Because only one-third of the Senate is up for reelection every two years, there is not the sort of predictable relationship between Senate outcomes and the general political climate. In other words, a bad year for either party in presidential, House, or gubernatorial contests doesn’t mean a bad year in Senate races if the landscape is positive. We saw that most recently in 2018, when Republicans lost 41 net House seats and seven net governorships yet picked up two net Senate seats because the landscape (with 26 Democratic Senate seats and only nine Republican Senate seats at stake) was very positive for the GOP.
The Senate landscape is modestly positive in 2022 for Democrats, who have to defend only 14 seats as compared with 20 seats for Republicans. Moreover, as Amy Walter points out, none of the 14 Democratic seats are in a state carried by Donald Trump in 2020. Meanwhile, Republicans are defending two seats in states carried by Biden in 2020, Pennsylvania and Wisconsin.
But at the same time, Democrats are defending three Senate seats (in Arizona, Georgia, and Nevada) in states Biden carried very narrowly (he won by 0.30 percent in Arizona, 0.24 percent in Georgia, and a relatively luxurious 2.39 percent in Nevada). Republicans in the two nominally blue states whose Senate seats they control don’t have much ground to make up, either (Biden won Pennsylvania by 1.17 percent and Wisconsin by 0.63 percent). They also control an open seat in North Carolina, a state Trump won by only 1.3 percent.
To give you an idea of how much “swing” Republicans might rationally expect in a midterm, consider that Republicans won the national House popular vote by 1.1 percent in 2016 and Democrats won it by 8.6 percent in 2018. That’s a lot of movement against the party controlling the White House. Anything remotely like that in 2022 — again, controlling for state aberrations despite the trend toward straight-ticket voting in recent years — and Republicans could pretty easily sweep the six contests mentioned above, all rated as toss-ups by the Cook Political Report, and take control of the Senate by a 53-to-47 margin, assuming neither party breaks serve by winning in a less competitive state.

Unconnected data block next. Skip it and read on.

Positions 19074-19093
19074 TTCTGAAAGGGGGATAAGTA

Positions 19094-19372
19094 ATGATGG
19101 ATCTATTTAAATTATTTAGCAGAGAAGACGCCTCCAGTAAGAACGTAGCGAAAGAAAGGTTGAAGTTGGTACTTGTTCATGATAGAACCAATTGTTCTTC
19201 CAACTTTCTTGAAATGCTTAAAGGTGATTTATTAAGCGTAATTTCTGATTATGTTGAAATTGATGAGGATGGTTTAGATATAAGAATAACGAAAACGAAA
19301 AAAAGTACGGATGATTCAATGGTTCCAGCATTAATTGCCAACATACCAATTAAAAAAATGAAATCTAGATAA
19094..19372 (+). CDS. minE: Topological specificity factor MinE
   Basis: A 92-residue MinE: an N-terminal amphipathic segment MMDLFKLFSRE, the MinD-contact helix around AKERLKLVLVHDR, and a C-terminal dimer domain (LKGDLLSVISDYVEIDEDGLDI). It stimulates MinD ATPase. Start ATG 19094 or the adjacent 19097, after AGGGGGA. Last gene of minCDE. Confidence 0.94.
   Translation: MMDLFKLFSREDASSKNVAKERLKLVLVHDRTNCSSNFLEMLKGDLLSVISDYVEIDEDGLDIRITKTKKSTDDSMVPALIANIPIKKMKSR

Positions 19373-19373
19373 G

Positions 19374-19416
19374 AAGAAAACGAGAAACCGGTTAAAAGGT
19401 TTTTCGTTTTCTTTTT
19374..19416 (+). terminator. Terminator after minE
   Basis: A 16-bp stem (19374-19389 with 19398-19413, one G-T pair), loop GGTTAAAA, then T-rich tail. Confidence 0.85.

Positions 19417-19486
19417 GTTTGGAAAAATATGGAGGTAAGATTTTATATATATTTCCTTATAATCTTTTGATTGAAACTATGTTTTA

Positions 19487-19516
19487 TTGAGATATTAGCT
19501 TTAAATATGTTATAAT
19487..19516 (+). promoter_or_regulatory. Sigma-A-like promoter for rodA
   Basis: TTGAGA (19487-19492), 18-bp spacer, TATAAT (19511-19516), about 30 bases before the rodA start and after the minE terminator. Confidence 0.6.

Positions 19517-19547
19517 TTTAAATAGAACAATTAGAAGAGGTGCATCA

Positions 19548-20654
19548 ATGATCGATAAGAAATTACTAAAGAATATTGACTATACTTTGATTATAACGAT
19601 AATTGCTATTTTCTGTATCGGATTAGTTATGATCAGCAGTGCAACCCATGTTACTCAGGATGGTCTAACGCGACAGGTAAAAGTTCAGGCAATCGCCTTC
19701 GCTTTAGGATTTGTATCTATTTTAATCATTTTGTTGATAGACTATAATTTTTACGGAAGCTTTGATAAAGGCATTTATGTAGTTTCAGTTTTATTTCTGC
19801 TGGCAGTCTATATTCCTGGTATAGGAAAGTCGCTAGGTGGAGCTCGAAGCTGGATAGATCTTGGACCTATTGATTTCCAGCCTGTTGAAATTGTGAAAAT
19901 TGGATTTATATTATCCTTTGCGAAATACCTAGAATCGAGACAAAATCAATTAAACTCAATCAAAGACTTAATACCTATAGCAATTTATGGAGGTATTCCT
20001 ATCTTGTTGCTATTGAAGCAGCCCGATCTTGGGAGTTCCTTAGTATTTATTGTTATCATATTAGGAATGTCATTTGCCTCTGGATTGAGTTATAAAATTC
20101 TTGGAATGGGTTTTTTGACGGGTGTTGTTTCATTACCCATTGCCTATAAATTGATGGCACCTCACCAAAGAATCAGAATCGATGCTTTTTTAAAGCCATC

What may give Democrats better Senate odds is the current nature of Republican intrastate and intraparty dynamics. There are potentially fractious GOP Senate primaries in Arizona, North Carolina, and Pennsylvania that could produce nominees with real weaknesses. Moreover, in these states and others (notably Ohio, a “red” state that recently reelected a progressive Democratic senator), Trump’s insistence on turning GOP primaries into referenda on loyalty to his ludicrous 2020 election claims could interfere with the expected pro-Republican midterm trend.
Potential Trump-generated problems affecting Senate races aren’t limited to his involvement in just those races. Georgia is a classic example. Freshman Democratic Senator Raphael Warnock, who along with Jon Ossoff won by an eyelash in 2021’s unique dual general-election Senate runoff in what has become the ultimate battleground state, ought to be a sitting duck in 2022 with even a minimal midterm swing. But Trump enormously complicated Georgia politics by pushing the man Ossoff beat a year ago, David Perdue, into a primary challenge to the incumbent governor, Brian Kemp, as part of a purge effort aimed at those who didn’t support the 45th president’s efforts to overturn the 2020 election results. The Perdue-Kemp primary is sure to be an extremely expensive and divisive affair. It could weaken the ultimate winner in a general election against Stacey Abrams and might spill over into the Senate race, where Republican front-runner and Trump favorite Herschel Walker hasn’t shaken questions about his background and temperament (or rid himself of primary opposition).
Divisive Republican gubernatorial primaries seem likely in Arizona and Pennsylvania, as well, and could extend to Wisconsin, where incumbent GOP Senator Ron Johnson is struggling with low favorability numbers.
Republicans should be considered the slight favorites to flip the Senate (and much stronger favorites to flip the House) in 2022, assuming Biden’s popularity doesn’t seriously improve by November. But Mitch McConnell should not be making big plans for 2023. His party’s lord and master, Trump, could screw things up yet, and you never know entirely what will happen in a wide array of competitive Senate races.